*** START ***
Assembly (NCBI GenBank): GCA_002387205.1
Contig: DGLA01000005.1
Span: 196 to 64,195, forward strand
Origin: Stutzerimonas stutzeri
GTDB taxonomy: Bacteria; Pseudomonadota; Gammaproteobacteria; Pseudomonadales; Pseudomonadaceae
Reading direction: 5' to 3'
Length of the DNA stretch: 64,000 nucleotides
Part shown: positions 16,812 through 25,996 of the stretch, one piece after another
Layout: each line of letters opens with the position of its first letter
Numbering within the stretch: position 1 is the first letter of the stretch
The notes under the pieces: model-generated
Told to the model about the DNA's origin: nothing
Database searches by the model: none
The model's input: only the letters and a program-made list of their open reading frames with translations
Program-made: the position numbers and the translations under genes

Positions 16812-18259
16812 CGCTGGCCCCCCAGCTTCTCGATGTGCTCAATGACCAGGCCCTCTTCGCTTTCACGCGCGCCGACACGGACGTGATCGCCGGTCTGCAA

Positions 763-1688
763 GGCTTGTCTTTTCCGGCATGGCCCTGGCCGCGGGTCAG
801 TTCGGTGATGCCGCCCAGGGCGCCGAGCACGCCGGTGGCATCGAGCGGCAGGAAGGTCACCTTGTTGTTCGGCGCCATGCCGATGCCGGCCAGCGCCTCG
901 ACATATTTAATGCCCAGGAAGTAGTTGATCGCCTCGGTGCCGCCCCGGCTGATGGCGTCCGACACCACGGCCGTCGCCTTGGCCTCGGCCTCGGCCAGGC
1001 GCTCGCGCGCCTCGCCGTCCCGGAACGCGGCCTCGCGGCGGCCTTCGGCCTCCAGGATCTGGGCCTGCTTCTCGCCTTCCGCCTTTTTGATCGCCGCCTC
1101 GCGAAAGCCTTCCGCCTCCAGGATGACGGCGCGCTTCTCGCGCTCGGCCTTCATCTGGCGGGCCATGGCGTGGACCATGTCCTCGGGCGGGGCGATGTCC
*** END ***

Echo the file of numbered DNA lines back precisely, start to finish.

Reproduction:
Assembly (NCBI GenBank): GCA_002387205.1
Contig: DGLA01000005.1
Span: 196 to 64,195, forward strand
Origin: Stutzerimonas stutzeri
GTDB taxonomy: Bacteria; Pseudomonadota; Gammaproteobacteria; Pseudomonadales; Pseudomonadaceae
Reading direction: 5' to 3'
Length of the DNA stretch: 64,000 nucleotides
Part shown: positions 16,812 through 25,996 of the stretch, one piece after another
Layout: each line of letters opens with the position of its first letter
Numbering within the stretch: position 1 is the first letter of the stretch
The notes under the pieces: model-generated
Told to the model about the DNA's origin: nothing
Database searches by the model: none
The model's input: only the letters and a program-made list of their open reading frames with translations
Program-made: the position numbers and the translations under genes

Positions 16812-18259
16812 CGCTGGCCCCCCAGCTTCTCGATGTGCTCAATGACCAGGCCCTCTTCGCTTTCACGCGCGCCGACACGGACGTGATCGCCGGTCTGCAA

Positions 763-1688
763 GGCTTGTCTTTTCCGGCATGGCCCTGGCCGCGGGTCAG
801 TTCGGTGATGCCGCCCAGGGCGCCGAGCACGCCGGTGGCATCGAGCGGCAGGAAGGTCACCTTGTTGTTCGGCGCCATGCCGATGCCGGCCAGCGCCTCG
901 ACATATTTAATGCCCAGGAAGTAGTTGATCGCCTCGGTGCCGCCCCGGCTGATGGCGTCCGACACCACGGCCGTCGCCTTGGCCTCGGCCTCGGCCAGGC
1001 GCTCGCGCGCCTCGCCGTCCCGGAACGCGGCCTCGCGGCGGCCTTCGGCCTCCAGGATCTGGGCCTGCTTCTCGCCTTCCGCCTTTTTGATCGCCGCCTC
1101 GCGAAAGCCTTCCGCCTCCAGGATGACGGCGCGCTTCTCGCGCTCGGCCTTCATCTGGCGGGCCATGGCGTGGACCATGTCCTCGGGCGGGGCGATGTCC